Chatterboxes not the favourite co-worker
Some employment industry members have highlighted the overly-chatty boss as a potential drain on productivity.
A recent poll from a recruitment marketing firm has revealed that the office chatterbox has taken the conversation too far for 63 per cent of respondents, with a majority saying they were able to politely ask them to stop, and some saying they had to resort to aggression before they could get back to work.
The managing director of recruitment marketers Employment Office, Tudor Marsden-Huggins says a small amount of yakking around the water cooler can help productivity through positive relationship-building, but there is definitely such as thing as too much talk: “A manager needs to be in touch with their team, knowing just the point at which chat stops being something that energises the team, and turns into something that actually drains workers... anyone in a leadership role who wants the respect of their team members should never, ever say anything about another staff member that they wouldn't say to their face. If you share your frustration about one staff member with another person in your team, you'll never be able to regain that respect.”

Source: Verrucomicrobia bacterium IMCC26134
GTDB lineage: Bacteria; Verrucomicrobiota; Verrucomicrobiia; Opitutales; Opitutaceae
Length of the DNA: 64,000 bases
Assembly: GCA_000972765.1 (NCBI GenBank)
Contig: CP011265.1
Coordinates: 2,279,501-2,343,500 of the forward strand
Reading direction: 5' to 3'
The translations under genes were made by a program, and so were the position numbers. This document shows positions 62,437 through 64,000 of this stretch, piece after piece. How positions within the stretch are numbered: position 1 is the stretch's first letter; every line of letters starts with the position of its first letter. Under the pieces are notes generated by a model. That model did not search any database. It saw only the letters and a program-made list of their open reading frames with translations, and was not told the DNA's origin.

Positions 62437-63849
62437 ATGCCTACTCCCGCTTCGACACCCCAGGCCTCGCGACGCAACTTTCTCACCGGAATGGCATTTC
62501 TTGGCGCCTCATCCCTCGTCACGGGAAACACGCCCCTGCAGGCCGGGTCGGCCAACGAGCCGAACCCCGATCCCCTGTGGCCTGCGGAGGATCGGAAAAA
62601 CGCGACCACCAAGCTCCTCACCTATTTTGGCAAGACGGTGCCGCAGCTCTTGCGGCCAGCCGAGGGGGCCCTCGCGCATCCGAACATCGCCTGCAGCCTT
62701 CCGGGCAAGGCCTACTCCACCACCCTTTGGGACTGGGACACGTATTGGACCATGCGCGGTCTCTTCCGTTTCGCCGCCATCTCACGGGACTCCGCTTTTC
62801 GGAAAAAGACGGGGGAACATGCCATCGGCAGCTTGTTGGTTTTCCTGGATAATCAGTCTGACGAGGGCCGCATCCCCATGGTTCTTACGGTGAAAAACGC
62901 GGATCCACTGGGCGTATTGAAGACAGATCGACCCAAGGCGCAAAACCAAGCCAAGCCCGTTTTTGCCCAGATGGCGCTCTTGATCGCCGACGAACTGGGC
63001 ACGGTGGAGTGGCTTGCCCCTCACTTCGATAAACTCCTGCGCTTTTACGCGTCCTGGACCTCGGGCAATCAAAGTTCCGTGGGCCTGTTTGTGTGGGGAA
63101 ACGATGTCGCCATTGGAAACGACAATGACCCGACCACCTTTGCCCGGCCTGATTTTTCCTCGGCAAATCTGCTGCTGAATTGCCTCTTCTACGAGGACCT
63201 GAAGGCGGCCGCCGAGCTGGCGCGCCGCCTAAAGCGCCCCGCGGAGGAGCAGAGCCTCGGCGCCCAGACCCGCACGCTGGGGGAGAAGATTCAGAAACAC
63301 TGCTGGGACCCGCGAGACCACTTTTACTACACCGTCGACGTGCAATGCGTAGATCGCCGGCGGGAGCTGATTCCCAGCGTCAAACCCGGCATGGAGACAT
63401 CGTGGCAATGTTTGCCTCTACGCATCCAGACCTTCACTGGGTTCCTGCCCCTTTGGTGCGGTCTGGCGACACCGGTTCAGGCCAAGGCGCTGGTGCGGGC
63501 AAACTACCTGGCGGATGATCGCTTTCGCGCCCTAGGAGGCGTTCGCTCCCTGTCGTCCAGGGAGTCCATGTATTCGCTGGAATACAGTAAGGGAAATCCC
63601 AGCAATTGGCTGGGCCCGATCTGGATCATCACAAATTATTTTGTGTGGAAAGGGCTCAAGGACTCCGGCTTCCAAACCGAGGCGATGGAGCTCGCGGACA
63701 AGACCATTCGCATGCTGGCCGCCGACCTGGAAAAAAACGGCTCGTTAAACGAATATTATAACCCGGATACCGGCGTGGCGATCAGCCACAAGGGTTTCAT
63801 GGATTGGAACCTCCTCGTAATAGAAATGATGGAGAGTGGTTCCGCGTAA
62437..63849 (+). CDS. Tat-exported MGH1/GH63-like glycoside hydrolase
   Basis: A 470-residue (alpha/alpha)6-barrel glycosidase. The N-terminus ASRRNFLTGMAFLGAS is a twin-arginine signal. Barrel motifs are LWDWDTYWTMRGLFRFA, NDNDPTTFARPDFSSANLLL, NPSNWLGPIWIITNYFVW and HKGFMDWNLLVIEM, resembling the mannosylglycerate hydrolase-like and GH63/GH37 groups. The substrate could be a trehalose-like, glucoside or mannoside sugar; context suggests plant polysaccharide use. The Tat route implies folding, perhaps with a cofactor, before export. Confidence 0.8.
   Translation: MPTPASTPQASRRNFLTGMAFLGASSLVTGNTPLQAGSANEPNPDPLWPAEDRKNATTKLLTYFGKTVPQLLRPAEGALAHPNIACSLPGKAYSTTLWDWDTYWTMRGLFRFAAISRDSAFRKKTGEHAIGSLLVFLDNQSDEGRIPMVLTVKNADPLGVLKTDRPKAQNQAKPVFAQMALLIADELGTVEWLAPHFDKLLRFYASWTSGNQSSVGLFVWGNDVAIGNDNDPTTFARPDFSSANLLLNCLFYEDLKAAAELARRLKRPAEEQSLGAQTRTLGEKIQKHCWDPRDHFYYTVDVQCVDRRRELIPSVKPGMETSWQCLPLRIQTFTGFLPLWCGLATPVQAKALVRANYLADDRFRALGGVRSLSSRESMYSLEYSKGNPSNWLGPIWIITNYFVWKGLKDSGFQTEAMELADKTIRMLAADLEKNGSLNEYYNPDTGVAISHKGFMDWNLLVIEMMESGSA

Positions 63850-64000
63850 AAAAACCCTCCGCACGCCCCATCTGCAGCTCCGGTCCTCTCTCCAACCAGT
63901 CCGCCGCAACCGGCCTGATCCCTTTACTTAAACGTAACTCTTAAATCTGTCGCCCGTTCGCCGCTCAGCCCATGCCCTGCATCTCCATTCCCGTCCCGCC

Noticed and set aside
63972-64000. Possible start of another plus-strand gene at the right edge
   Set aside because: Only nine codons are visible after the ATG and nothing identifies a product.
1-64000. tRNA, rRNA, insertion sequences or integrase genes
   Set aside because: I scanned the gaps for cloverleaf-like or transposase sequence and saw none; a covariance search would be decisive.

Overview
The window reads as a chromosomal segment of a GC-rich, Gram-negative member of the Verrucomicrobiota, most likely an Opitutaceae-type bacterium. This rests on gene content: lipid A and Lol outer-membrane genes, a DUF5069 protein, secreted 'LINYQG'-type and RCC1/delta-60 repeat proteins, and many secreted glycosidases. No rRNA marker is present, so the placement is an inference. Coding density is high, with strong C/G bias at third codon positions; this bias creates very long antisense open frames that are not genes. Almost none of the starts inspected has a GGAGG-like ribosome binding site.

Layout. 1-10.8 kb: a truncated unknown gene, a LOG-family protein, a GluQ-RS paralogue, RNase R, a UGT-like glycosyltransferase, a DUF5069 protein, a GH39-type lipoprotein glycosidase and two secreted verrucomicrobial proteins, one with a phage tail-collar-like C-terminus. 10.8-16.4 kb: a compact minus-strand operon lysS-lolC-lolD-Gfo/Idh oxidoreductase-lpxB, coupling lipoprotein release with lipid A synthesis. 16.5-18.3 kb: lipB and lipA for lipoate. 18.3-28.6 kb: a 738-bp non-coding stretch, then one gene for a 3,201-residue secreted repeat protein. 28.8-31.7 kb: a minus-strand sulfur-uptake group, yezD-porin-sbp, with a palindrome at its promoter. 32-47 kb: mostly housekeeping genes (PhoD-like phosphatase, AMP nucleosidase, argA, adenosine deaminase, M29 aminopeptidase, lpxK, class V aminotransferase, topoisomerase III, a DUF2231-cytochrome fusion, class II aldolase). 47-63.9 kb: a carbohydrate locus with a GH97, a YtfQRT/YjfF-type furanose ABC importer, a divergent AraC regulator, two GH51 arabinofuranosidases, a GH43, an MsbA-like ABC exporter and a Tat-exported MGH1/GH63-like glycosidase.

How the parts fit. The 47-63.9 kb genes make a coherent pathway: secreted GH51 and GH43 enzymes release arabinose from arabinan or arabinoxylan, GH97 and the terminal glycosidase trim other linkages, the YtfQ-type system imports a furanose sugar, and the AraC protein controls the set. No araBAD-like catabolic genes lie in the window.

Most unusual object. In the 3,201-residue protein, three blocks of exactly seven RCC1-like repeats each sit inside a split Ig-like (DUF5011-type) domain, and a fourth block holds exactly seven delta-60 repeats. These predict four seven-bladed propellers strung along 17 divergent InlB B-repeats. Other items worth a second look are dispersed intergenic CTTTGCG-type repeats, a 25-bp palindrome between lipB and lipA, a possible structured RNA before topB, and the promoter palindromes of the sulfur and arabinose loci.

Nicole Reaney from Sydney’s InsideOut PR says no-one likes a leaker, especially if the information could tarnish somebody’s reputation in the office.
Ms Reaney says, “anything that hasn't been publicly communicated or you don't have authority to release, such as an illness, pregnancy, organisational changes such as a restructure or merger, or a new product release, should never be discussed... you may confide information in one person, but in reality you have no control over the subsequent spread of that information.”
HR manager Jane Bartrum says if in doubt, fall back on classic topics; “Just talk about the weather with your colleagues. That will always keep you out of trouble.”